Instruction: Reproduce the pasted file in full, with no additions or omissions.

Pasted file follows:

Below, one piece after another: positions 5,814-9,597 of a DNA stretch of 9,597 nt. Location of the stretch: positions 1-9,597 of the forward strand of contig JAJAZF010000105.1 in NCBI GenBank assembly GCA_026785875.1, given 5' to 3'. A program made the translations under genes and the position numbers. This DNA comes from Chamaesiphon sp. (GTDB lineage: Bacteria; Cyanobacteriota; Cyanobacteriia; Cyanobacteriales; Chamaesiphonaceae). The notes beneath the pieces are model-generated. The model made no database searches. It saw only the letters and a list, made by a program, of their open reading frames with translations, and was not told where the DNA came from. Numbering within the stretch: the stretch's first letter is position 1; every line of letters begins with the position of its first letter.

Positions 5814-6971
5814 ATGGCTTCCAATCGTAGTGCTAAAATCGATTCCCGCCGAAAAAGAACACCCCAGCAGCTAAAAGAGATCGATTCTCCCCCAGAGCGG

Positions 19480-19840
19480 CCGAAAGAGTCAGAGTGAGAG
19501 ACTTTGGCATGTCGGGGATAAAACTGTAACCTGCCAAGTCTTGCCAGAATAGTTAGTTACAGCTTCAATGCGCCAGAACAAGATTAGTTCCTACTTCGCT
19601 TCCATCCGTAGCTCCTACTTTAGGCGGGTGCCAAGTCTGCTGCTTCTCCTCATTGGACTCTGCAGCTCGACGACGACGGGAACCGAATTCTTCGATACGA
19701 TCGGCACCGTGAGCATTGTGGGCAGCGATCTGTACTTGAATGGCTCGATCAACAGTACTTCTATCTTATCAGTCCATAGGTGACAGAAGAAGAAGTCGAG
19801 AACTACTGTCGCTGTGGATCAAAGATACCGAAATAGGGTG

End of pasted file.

Below, one piece after another: positions 5,814-9,597 of a DNA stretch of 9,597 nt. Location of the stretch: positions 1-9,597 of the forward strand of contig JAJAZF010000105.1 in NCBI GenBank assembly GCA_026785875.1, given 5' to 3'. A program made the translations under genes and the position numbers. This DNA comes from Chamaesiphon sp. (GTDB lineage: Bacteria; Cyanobacteriota; Cyanobacteriia; Cyanobacteriales; Chamaesiphonaceae). The notes beneath the pieces are model-generated. The model made no database searches. It saw only the letters and a list, made by a program, of their open reading frames with translations, and was not told where the DNA came from. Numbering within the stretch: the stretch's first letter is position 1; every line of letters begins with the position of its first letter.

Positions 5814-6971
5814 ATGGCTTCCAATCGTAGTGCTAAAATCGATTCCCGCCGAAAAAGAACACCCCAGCAGCTAAAAGAGATCGATTCTCCCCCAGAGCGG

Positions 19480-19840
19480 CCGAAAGAGTCAGAGTGAGAG
19501 ACTTTGGCATGTCGGGGATAAAACTGTAACCTGCCAAGTCTTGCCAGAATAGTTAGTTACAGCTTCAATGCGCCAGAACAAGATTAGTTCCTACTTCGCT
19601 TCCATCCGTAGCTCCTACTTTAGGCGGGTGCCAAGTCTGCTGCTTCTCCTCATTGGACTCTGCAGCTCGACGACGACGGGAACCGAATTCTTCGATACGA
19701 TCGGCACCGTGAGCATTGTGGGCAGCGATCTGTACTTGAATGGCTCGATCAACAGTACTTCTATCTTATCAGTCCATAGGTGACAGAAGAAGAAGTCGAG
19801 AACTACTGTCGCTGTGGATCAAAGATACCGAAATAGGGTG